Have you ever wondered why Rosh Hashanah and Yom Kippur are not highlighted in the Torah as pilgrimage holidays, as Passover, Shavuot, and Sukkot are? This is because neither Rosh Hashanah nor Yom Kippur are biblical holidays. Both replaced biblical holidays, and are notably different from the holidays they replaced. The biblical holiday Yom Teruah, which was replaced by Rosh Hashanah, had a totally different purpose than Rosh Hashanah whch focuses on the onset of a new year, repentance, and commitment to live the next year properly. Yom Teruah concentrated on months and the number seven.
The only mention of rosh hashanah, new year, in the Bible is in the writing of the sixth century BCE prophet Ezekiel. However, Ezekiel was speaking about the first day of the first month later called Nisan. He was not talking about the first day of the seventh month, later called Tishrei, the date of the current holiday of Rosh Hashanah.
According to the Torah and as recognized by the prophet, the beginning of the year is the month later called Nisan. This is the month in which the Israelites who were freed from Egyptian slavery became a nation. The new year is celebrated by Passover and Hag Hamatzot, and the year begins, as does nature, in the spring. It was only during the Babylonian exile of 586 BCE that the Judeans accepted the Babylonian concept that the year begins in the fall, and the first day of the seventh month begins the new year.
While there is no need to connect the new year with the date of creation, the Judeans began to believe that the world was created on the first day of Tishrei. The Bible does not state the date when the world was created. In fact, if the six day events of creation are taken as six periods of time, we can understand the Bible saying that creation was a long process with distinct events happening at different times, so there is no single day of creation. The Talmudic sages knew that we cannot pinpoint a day of creation; they even argued homiletically about whether the world was created in Nisan or Tishrei.
The parent holy day that gave birth to Rosh Hashanah was Yom Teruah, also called Yom Zichron Teruah, the day of blowing a horn and the day of memorial proclaimed with the blowing of a horn. On the first day of the seventh month Ezra the Scribe gathered the people together and read the Torah, or some of it, to them. Then he said to them: “Go your way, eat rich viands, drink the sweet beverages, and send portions to him who has none prepared: for this day is holy to our Lord; do not be sad; for joy in the Lord is your refuge.” Ezra’s joyous description of how the Judeans should celebrate the first day of Tishrei is in no way similar to the way Rosh Hashanah is celebrated today, nor is it similar to the biblical Yom Teruah.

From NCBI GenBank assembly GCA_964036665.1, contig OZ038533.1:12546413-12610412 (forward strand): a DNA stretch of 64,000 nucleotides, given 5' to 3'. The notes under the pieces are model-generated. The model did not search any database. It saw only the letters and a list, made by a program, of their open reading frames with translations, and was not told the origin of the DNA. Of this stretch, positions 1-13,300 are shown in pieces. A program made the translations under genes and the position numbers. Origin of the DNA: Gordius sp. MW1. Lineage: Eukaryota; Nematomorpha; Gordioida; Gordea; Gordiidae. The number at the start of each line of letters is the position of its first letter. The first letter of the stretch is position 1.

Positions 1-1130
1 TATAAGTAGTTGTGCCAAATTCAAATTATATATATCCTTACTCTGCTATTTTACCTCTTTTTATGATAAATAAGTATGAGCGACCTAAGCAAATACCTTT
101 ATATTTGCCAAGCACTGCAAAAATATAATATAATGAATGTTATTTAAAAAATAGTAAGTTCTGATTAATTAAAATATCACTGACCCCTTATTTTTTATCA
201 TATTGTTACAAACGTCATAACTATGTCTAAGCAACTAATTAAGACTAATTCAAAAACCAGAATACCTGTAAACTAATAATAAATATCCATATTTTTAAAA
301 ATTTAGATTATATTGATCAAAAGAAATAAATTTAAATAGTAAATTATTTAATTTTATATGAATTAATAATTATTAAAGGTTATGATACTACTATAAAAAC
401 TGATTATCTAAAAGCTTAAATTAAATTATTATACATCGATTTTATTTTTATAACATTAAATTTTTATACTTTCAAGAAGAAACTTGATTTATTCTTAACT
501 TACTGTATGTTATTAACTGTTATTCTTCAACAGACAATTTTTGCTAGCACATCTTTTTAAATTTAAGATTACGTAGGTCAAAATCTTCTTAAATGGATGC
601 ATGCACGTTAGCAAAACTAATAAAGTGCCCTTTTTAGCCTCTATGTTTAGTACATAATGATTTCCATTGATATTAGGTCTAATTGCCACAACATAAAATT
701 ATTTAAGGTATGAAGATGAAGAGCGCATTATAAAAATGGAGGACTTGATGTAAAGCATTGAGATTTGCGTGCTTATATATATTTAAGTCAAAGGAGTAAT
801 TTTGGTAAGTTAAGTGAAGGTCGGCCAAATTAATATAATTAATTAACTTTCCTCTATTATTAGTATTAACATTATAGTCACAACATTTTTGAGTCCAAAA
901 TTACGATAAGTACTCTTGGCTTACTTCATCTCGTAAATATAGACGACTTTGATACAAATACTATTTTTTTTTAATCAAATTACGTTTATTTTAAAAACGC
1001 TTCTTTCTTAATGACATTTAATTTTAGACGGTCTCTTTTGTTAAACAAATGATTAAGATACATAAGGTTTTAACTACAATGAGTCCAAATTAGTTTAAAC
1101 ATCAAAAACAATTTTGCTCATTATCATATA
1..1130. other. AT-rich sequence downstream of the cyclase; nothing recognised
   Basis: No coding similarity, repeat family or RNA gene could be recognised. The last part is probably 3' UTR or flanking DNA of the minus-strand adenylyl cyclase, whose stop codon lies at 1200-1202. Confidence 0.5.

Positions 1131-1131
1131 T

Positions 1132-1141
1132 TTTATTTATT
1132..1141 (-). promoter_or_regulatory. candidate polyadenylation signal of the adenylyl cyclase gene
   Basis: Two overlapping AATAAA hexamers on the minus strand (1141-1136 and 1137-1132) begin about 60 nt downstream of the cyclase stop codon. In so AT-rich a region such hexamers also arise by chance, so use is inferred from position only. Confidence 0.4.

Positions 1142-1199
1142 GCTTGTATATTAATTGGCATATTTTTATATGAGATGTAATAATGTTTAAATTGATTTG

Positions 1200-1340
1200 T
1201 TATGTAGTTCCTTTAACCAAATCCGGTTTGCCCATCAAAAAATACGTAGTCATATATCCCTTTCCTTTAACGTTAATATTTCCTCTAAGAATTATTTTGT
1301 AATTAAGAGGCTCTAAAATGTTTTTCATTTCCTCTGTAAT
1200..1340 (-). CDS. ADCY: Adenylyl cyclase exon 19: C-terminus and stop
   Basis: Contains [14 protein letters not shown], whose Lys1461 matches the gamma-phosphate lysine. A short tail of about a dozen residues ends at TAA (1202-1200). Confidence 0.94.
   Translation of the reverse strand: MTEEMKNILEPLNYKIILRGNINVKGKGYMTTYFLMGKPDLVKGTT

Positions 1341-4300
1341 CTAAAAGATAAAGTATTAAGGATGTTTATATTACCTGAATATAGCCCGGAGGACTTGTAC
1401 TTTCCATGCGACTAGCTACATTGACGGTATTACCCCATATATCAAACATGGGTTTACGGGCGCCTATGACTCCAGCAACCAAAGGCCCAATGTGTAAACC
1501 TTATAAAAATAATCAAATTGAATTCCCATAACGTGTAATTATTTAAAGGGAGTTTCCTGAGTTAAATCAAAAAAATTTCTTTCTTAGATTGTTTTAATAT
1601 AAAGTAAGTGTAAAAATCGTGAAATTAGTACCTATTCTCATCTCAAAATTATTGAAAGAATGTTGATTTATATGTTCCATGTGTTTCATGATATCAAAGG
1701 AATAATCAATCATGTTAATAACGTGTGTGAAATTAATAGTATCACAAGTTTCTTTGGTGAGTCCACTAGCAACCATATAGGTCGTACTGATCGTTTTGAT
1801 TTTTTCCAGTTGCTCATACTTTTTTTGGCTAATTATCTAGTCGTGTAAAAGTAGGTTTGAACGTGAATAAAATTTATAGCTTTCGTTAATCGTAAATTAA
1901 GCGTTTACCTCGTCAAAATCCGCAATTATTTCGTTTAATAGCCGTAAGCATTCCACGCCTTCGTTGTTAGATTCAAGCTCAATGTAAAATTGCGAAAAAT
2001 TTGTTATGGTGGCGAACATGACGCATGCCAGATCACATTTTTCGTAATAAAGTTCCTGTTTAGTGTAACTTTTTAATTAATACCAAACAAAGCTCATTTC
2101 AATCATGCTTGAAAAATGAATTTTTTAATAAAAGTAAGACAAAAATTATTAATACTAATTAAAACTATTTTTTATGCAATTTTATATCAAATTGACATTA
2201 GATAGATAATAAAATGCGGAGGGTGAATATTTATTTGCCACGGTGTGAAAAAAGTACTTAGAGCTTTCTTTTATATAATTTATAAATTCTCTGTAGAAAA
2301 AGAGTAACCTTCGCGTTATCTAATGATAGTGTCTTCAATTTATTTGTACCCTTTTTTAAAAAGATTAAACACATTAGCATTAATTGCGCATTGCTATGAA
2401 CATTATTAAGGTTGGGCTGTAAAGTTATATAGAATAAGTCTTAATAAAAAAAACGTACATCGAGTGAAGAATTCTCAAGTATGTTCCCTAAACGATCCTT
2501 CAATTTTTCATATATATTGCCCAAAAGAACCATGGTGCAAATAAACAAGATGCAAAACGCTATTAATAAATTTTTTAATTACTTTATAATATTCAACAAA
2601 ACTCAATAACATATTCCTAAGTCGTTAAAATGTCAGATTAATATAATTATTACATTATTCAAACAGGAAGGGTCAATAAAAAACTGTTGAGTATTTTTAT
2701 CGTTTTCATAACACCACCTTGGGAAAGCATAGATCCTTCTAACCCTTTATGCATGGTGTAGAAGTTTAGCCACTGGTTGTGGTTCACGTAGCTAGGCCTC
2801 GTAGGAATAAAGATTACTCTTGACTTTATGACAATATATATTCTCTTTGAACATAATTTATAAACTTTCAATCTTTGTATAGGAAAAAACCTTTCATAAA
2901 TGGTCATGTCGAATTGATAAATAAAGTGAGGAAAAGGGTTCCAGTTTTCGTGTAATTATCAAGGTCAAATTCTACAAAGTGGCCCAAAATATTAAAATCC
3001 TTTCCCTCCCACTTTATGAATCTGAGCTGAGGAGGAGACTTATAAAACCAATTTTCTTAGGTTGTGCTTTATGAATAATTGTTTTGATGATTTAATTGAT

Leviticus 23:25 describes the elements of Yom Teruah. It “shall be a solemn rest to you, a memorial proclaimed with the blowing of horns, a holy convocation. You must do no kind of servile work; and you must bring an offering made by fire to the Lord.” Numbers 29:1–6 supplements this requirement by describing the sacrifices.
Apparently, this day was chosen as a holiday which should be proclaimed to the people by blowing horns because of the number seven. Seven was an important, even magical number, among the pagans. They saw the number everywhere – such as the body parts, two legs, two arms, two parts of the torso, and the head; and they saw seven heavenly bodies among the stars. The Jews also considered seven important because it reminded them of the existence of God, who created the world in six days, rested on the seventh and gave them laws. Among more than a hundred appearances of seven in Judaism are: celebrating the Sabbath on the seventh day and Chag Hamatzot and Sukkot for seven days, counting seven weeks between Chag Hamatzot and Shavuot and celebrating seven years with a Shemitah Year and seven Shemitahs with the Jubilee year. The celebration of the first day of the seventh month as another reminder of the significance of seven.
The invention of Rosh Hashanah and all of its practices, including the idea that this was a day when Jews should repent was instituted after the period of Ezra the Scribe.
None of the practices associated today with Rosh Hashanah are biblical. The ten days from Rosh Hashanah to Yom Kippur, New Year and the Day of Atonement, were instituted by rabbis as ten days during which Jews should recall and examine their past deeds and thoughts, think why mistakes were made, decide not to repeat errors, and consider ways to improve. People should, of course, think about their mistakes at all times and remedy them immediately. However, many cultures, like that of the Jews, recognize that most of us fail to do so and therefore remind people to check their behavior at the onset of a new year and resolve to improve. It is well known that many people go on diets and promise themselves to study more during new year holidays. The Jewish practice, stimulated and enhanced by many ceremonies and prayers, is a strong inspiration to “return” to the teachings of Judaism.
The fact that Rosh hashanah is not biblical should not prompt Jews not to observe it.
 Yom Kippur replaced Yom Hakippurim, a day when the high priest offered certain sacrifices. I will discuss this in the future.
 In 40:1.
 The names currently assigned to the Jewish months were assigned in the sixth century BCE during the Babylonian exile.
 See Olam Hatanach, Divrei Hayamim, Yechezkeil, page 203.
 Exodus 12:2.
 Two different holidays, as discussed in my book “Mysteries of Judaism.”
 Babylonian Talmud, Ketubot 57b, yamim (days) can mean years.
 Babylonian Talmud, Chagigah 12a, Rosh Hashana 8a, 10b-11a, 27a, Avodah Zarah 8a.
 Leviticus 23:23-25; Numbers 29:1-6.
 We do not know the dates of Ezra’s life. He came to Judea some years after some Judeans returned to Judea after the Babylonian exile. He may have come in the fifth century BCE.
 Nehemiah 8:10.